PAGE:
Trails in Indiana

Indy Bikeshare beats Denver's — by a mile

Indianapolis greener than Denver?
Who would have believed it?
The Mile High City has mountains, rivers, streams, the High Plains, skiing and hiking.
We have Indianapolis Motor Speedway.
But more riders checked out bikes on the Pacers Bikeshare in the first five months than they did in Denver in 2010 — by a mile.
Indianapolis Cultural Trail Inc. says 21,844 all-day passes and 1,404 annual memberships have been sold in Indianapolis since the program began in the spring.
In all, we've taken 74,162 rides for an average of 15 minutes.
By comparison, Denver in 2010 sold 15,374 24-hour passes and 892 annual passes in the first six months.
Denver's program was twice as large as Indy's, with 50 stations and 500 bikes. Pacers Bikeshare has 250 bikes at 25 stations. Denver's bikeshare has since grown to 700 bikes at 84 stations.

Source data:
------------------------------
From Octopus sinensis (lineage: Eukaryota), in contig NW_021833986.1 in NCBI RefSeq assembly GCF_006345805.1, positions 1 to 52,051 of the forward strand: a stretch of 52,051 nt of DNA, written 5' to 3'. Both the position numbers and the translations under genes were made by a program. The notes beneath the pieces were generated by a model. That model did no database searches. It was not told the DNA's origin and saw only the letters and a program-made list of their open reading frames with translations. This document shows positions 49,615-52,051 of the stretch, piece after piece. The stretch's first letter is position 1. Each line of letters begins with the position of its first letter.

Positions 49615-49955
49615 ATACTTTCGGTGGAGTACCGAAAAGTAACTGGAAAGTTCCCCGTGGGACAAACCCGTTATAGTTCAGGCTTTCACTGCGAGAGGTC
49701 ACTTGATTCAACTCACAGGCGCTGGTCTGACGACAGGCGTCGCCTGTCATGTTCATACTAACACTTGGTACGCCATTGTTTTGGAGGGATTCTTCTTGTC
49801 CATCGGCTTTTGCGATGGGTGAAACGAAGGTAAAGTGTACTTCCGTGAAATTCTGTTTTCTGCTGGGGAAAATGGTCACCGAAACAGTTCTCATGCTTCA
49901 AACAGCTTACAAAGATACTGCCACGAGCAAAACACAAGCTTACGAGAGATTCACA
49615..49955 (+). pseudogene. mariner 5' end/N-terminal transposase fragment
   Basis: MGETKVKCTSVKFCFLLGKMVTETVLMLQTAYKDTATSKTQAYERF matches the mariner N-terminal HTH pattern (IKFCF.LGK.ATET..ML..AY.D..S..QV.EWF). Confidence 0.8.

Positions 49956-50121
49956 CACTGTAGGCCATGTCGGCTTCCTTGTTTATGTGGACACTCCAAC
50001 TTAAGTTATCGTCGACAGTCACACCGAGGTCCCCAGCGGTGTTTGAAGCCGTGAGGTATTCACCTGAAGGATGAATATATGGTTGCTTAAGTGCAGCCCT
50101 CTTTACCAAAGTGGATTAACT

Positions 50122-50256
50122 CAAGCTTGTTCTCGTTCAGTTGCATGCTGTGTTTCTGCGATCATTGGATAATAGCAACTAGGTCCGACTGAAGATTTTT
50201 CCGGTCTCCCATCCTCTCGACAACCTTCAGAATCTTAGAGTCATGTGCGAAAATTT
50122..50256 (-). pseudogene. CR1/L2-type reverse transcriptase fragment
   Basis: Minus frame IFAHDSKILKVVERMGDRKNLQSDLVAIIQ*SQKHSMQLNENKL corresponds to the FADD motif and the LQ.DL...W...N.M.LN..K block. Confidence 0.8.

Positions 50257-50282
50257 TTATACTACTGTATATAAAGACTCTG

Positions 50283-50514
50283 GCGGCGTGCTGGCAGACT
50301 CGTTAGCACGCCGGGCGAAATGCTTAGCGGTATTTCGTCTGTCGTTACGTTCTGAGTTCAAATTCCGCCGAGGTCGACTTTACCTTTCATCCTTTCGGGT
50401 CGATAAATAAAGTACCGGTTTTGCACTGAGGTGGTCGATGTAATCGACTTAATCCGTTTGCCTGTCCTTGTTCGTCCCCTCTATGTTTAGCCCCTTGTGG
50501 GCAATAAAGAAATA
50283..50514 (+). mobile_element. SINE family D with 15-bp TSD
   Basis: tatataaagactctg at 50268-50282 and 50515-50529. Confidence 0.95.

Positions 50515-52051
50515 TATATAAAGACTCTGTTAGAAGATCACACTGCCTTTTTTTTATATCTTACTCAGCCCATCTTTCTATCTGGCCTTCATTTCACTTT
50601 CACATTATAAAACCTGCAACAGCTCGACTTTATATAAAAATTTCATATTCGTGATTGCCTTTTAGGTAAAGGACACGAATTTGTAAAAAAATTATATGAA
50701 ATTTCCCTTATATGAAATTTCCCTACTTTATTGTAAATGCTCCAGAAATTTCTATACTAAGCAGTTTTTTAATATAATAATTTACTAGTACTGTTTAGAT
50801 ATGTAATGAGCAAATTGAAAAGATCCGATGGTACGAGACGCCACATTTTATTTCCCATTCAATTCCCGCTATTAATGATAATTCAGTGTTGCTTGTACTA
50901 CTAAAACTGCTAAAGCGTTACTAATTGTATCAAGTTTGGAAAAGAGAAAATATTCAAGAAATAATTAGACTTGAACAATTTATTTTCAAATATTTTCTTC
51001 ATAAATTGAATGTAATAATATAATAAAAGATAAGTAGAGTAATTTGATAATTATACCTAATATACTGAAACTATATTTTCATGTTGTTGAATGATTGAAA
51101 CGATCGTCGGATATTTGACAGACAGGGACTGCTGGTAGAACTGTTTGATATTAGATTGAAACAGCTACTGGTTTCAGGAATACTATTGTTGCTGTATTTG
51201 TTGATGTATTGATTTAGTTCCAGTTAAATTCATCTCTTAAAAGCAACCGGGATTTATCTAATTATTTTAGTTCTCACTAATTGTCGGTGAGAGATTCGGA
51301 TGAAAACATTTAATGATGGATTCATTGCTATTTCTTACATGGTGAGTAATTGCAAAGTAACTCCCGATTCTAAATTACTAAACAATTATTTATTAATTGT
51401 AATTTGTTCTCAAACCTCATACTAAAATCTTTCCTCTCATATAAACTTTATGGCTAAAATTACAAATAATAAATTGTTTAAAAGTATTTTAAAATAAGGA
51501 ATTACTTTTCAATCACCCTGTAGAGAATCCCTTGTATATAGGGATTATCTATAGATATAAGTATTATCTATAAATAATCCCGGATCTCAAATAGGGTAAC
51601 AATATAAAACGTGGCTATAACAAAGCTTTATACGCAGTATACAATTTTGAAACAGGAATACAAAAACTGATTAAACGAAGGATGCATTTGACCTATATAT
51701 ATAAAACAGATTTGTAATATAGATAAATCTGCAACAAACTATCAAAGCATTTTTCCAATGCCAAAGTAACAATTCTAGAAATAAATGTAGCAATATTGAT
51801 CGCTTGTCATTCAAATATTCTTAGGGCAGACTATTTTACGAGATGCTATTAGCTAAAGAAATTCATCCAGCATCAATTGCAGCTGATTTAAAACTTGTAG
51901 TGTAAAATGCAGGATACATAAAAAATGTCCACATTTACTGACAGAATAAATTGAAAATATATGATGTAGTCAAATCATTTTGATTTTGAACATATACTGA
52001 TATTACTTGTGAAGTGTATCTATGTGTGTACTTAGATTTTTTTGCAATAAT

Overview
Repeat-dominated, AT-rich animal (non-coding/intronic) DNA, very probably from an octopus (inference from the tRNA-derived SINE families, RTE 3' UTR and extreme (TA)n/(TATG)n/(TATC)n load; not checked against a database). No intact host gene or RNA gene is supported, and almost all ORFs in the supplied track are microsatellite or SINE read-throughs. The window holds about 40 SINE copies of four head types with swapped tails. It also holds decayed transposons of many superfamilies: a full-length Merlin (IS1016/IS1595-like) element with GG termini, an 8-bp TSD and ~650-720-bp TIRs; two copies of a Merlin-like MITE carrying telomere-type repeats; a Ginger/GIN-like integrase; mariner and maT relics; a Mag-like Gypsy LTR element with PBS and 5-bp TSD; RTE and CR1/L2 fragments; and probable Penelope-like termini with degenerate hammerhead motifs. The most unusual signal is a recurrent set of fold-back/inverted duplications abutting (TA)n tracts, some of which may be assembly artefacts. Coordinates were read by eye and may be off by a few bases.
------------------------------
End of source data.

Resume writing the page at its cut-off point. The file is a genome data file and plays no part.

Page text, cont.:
Kären Haley, executive director of Indianapolis Cultural Trail, said Indy's bikeshare has exceeded expectations.
"We were always comparing ourselves to Denver and hoped to do at least as well," she said.
Haley attributed Indianapolis' bike enthusiasm to our "great bike infrastructure.
"We have the Cultural Trail, and people really feel safe riding it," she said. "Plus our Downtown is easy to get around in, and the bike stations are really packed dense."
After the first year, officials will decide whether to expand and, if so, where. One possibility is bringing the bikeshare to Broad Ripple, Haley said.

The three busiest stations are Washington and Meridian streets, White River State Park, and Massachusetts Avenue and Alabama Street. 

 

Article by John Tuohy from INDYSTAR on October 9, 2014 with permission.